Anticipation was at an all-time high seeing that The Wrath was a remake of the Korean horror classic of the same name. However, the disappointment that marred everyone’s faces after the movie ended was evidence that it fell short of people’s expectations. I dare say that even after so many years of technological advancements and the evolution of humankind, this film did not live up to its original predecessor’s glory. The film did not even come close to the extremely high standards the original has created. If anything, it was a comedic attempt at replicating a classic.
The Wrath is a story of a vengeful courtesan ghost seeking revenge on a high-ranking Joseon official’s family after she was cruelly killed. Plagued by a curse from the spirit who died, all the sons in this aristocratic family mysteriously die, leaving the head of the household to succumb to insanity.
The film starts off with the third son returning home with a mission to get rid of the curse by using a sacrifice, Ok-bun (played by Son Na-eun), whom was bought into the family under the guise of producing a baby fit to carry on the noble lineage. However, as the spirit continues to wreak havoc amongst the family, Madam Shin (played by Seo Young-hee) reach a state of turmoil and Ok-bun soon finds herself with the abilities to see and feel evil spirits.
As the film progressed, it was starting to lose its identity as a remake of the 80s classic. Instead, it was filled with many cringeworthy lighting directing, amateurish cinematography shots and special/practical effects that looked so cheap it looked like something out of an actual 60s film. The audience definitely had a good laugh when they saw how out-of-place it was and I couldn’t agree more. It was as if all the production budget went towards the casting and not towards the other important aspects of the film.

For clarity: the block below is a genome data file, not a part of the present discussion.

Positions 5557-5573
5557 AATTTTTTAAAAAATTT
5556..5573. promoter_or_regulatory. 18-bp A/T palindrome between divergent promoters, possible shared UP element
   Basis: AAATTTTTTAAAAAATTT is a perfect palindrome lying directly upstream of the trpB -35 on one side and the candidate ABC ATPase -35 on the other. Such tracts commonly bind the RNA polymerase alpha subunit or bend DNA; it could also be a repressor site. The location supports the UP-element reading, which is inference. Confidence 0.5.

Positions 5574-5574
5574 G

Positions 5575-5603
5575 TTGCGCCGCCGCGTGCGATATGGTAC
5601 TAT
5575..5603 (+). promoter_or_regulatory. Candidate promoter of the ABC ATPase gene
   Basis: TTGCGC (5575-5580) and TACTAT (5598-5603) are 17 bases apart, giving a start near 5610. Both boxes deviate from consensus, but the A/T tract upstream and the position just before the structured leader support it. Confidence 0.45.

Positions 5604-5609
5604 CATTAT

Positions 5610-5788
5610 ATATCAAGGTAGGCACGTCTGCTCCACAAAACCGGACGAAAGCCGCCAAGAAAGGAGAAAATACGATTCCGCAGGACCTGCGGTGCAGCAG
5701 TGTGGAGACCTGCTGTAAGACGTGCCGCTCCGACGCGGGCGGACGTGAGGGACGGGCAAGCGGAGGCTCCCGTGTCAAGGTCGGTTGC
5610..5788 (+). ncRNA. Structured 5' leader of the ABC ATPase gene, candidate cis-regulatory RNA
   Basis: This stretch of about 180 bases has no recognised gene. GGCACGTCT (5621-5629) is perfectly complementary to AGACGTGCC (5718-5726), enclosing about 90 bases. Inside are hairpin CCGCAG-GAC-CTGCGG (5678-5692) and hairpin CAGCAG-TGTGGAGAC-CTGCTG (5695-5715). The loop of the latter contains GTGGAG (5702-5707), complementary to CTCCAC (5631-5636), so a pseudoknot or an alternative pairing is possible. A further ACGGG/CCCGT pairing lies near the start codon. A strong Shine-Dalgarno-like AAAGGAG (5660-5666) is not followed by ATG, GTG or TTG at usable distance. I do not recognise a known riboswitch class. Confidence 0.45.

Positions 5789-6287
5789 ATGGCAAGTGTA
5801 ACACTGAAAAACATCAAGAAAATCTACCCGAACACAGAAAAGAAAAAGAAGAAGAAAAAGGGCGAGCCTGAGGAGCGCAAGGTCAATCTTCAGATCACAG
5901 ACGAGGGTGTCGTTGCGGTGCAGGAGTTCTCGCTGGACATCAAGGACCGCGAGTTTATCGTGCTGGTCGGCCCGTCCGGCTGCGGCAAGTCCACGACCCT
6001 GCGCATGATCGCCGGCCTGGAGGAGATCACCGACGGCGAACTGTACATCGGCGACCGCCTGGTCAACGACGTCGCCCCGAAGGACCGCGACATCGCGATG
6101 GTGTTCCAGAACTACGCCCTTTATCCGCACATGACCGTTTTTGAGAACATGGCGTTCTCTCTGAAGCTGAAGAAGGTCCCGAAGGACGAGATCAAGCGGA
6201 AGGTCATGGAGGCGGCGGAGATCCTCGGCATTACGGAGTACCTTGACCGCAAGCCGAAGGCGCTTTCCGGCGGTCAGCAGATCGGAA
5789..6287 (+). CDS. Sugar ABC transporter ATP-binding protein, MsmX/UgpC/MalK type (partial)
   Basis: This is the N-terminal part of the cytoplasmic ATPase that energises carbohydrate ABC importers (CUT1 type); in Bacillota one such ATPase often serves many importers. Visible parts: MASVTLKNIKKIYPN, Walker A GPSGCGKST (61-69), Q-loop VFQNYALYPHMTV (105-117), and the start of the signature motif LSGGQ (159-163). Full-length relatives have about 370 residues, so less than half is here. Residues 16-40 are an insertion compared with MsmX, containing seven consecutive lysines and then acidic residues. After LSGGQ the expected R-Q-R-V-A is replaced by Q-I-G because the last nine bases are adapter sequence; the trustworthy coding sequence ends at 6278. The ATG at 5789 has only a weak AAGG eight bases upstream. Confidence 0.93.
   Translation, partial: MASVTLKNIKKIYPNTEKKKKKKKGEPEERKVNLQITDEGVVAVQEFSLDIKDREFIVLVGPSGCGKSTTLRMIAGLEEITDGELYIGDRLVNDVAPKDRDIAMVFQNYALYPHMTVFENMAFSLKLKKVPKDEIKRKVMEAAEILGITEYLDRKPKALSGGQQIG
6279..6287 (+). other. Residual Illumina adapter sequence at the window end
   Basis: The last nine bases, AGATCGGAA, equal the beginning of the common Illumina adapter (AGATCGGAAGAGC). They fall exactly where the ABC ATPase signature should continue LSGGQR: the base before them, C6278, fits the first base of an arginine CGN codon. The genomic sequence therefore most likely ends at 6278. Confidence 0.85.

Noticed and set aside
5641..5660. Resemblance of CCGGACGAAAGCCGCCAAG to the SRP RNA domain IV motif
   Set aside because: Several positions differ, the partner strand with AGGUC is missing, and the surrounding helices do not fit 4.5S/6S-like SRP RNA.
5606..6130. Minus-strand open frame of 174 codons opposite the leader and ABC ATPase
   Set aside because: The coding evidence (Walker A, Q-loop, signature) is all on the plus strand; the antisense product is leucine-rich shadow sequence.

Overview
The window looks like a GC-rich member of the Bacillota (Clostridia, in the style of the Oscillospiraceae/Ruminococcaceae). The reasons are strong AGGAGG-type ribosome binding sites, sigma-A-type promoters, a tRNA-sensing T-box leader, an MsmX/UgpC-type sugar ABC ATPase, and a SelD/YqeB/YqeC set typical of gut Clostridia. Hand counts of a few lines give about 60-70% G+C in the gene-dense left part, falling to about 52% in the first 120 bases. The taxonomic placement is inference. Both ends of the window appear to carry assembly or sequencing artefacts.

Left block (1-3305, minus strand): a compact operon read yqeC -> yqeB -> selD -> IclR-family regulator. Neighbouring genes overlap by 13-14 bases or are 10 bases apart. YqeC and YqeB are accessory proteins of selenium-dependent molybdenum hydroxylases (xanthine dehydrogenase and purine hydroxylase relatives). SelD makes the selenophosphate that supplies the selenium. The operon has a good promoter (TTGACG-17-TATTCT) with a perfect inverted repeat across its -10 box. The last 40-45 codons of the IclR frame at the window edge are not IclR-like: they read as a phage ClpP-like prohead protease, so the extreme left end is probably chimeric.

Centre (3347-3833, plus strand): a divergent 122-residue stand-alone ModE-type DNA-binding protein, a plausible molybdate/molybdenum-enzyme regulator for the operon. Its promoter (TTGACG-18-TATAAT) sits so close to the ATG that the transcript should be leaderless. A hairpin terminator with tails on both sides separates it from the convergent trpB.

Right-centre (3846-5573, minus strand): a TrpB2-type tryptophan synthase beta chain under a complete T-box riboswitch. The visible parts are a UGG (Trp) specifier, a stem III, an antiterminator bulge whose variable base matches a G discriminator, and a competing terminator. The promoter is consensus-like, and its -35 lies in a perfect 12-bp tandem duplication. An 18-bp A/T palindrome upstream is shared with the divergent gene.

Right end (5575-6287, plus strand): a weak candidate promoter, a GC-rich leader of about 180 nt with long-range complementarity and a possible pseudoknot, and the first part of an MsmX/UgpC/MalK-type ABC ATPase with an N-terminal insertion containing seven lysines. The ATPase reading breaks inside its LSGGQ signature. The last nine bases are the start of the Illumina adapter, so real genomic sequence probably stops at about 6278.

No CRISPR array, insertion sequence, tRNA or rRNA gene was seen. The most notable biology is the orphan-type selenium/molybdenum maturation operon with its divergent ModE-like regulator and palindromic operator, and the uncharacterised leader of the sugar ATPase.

It is also worth mentioning that certain scenes were so badly put together, it left a lot of question marks in our heads because of the loose ends. There were just too many loopholes in the film, even the ending left me scratching my head and I was dissatisfied at the lack of proper closure.
Apart from Na-eun’s subpar, awkward acting due to her probable lack of experience taking on a lead role in a period movie, the rest of the cast integrated into their roles really well. Despite it being a period film, the actors’ speech delivery and take on the older Korean dialect was well delivered.
Most notably, Seo Young-hee’s role as an evil stepmother couldn’t have fit her any better. Her poise and elegance when taking on this antagonistic role made her character shine throughout the film, and it was something I personally looked forward to while watching! Even when made to recreate certain classic scenes like the “Chicken Blood” scene, it was well conveyed and did not destroy the flow of the movie.
Overall, The Wrath is a poorly produced movie that falls way short of the original movie’s standard, so much so it doesn’t deserve to be in the horror genre (we got to be really honest with you guys). Even though this was produced by renowned director Yoo Young-seon, it just definitely did not do the original any justice, especially with its lackluster production quality. And despite the actors’ efforts to bring the classic to glory, 2018’s version of The Wrath was just irredeemable.
Actor’s Appeal: ★★★☆☆
Sense of Satisfaction: ★★☆☆☆
The Wrath opens in Singapore cinemas 6 December 2018. Watch the official trailer and find out more about the film here:
(Photo Credits: Golden Village Pictures)
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